There’s another word that you will hear mentioned along with ‘leverage’ and that’s margin. In the leverage article, we mentioned that the broker will need a minimum deposit in order to leverage you.
This minimum deposit is called ‘Margin’. Every time you make a transaction (purchase lots) with the help of your broker’s leverage, your broker will expect you to make a minimum deposit in order to provide you with the leverage.
This Margin will be expressed as a percentage and will depend on how much leverage the broker is giving you for that particular trade.
For instance, let's say that the broker gives you a 100:1 leverage and a margin requirement at 1%. This means if you’re purchasing a lot worth $10,000, you will have to put up 1% ($100) while your broker fronts you the rest.
Similarly, the margin requirement could be 2%, .5% or .25% depending on the lot you’re trading, the currency pair and your broker’s policy on margin trading and margin accounts.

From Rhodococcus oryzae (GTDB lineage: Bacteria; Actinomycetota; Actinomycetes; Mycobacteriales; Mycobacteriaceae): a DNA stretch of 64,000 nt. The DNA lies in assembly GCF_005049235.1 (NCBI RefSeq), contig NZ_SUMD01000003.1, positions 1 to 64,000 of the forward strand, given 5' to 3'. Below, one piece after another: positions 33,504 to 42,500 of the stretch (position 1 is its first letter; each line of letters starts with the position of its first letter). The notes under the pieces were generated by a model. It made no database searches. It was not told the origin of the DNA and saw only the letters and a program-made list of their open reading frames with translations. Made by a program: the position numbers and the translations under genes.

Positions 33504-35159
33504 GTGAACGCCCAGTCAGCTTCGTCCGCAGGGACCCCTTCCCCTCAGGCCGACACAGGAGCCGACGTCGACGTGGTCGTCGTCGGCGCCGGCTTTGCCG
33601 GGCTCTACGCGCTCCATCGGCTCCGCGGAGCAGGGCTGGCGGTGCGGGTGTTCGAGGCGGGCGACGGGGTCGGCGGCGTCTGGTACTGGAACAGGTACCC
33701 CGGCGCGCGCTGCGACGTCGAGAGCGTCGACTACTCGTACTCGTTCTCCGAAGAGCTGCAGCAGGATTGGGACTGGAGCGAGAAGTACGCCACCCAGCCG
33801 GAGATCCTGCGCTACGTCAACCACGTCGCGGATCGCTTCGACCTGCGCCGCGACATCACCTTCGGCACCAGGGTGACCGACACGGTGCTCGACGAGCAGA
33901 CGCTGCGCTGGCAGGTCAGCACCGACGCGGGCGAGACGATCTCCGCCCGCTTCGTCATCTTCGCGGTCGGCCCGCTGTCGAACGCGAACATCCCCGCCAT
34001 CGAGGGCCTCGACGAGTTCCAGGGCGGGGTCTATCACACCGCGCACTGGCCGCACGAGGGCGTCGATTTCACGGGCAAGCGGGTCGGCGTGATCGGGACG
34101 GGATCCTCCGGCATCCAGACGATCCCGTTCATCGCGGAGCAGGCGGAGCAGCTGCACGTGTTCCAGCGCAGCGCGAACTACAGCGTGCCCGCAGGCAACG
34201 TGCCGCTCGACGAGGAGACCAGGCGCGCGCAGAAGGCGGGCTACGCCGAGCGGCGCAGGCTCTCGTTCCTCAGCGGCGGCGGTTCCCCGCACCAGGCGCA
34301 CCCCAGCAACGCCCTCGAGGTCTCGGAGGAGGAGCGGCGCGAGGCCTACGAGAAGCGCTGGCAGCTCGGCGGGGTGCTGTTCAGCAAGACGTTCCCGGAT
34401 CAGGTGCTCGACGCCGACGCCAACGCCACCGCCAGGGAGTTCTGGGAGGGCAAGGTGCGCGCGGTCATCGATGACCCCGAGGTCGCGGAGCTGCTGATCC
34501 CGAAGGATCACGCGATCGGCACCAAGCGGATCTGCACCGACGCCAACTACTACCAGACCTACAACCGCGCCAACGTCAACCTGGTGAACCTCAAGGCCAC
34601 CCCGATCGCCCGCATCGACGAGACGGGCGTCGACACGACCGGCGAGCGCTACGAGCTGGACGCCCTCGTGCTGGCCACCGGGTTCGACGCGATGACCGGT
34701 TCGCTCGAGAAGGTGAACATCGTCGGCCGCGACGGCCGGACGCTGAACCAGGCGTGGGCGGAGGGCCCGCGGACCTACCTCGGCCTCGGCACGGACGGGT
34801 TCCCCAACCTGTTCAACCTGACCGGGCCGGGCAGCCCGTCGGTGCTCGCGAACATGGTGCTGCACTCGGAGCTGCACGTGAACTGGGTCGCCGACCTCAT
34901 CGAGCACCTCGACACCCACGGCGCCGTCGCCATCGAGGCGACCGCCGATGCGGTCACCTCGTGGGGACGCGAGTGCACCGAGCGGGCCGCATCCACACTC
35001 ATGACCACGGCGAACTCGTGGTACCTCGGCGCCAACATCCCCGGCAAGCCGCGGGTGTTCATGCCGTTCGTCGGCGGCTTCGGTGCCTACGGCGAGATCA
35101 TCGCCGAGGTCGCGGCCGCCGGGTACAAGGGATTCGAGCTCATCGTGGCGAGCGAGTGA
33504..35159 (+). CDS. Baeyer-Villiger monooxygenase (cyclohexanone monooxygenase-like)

When you trade with a margin account, it is important to understand two concepts: Used margin and Usable Margin. Failure to understand and keep track of these two concepts leads to what is called as a ‘Margin Call’ – which is a very unpleasant experience among Forex traders.
Let’s say you open an account with your broker for $10,000. This is called your ‘equity’. You want to buy a lot worth $100,000 for which your broker asks for 1% margin requirement (100:1 leverage). Thus, you will be paying $1000. The remaining amount in your account, i.e. $9000 is called your Usable margin.
This Usable margin will be used to open further positions (make more transactions/purchases) or to bear losses. Before buying that lot worth $100,000, your Usable margin was $10,000.
Used margin, obviously, is the amount ‘used’ or currently ‘locked’ in transaction. In the above example, for the time that you hold on to that lot of $100,000, your $1000 is the ‘Used’ margin.
A ‘margin call’ happens when your usable margin is not enough to cover the margin requirement of a particular transaction. For instance, had you only had $1000 in your account, then on a 1% margin, in order to buy $100,000 you would have to pay up the entire $1000.
Thus you have no usable margin to open up further positions or to suffer losses. At this time, your broker will ask you to deposit more money in the account, or close some positions i.e. sell off certain lots, regardless of whether you make a profit or loss.
Usable Margin = Equity – Used Margin
Used Margin = Equity – Usable Margin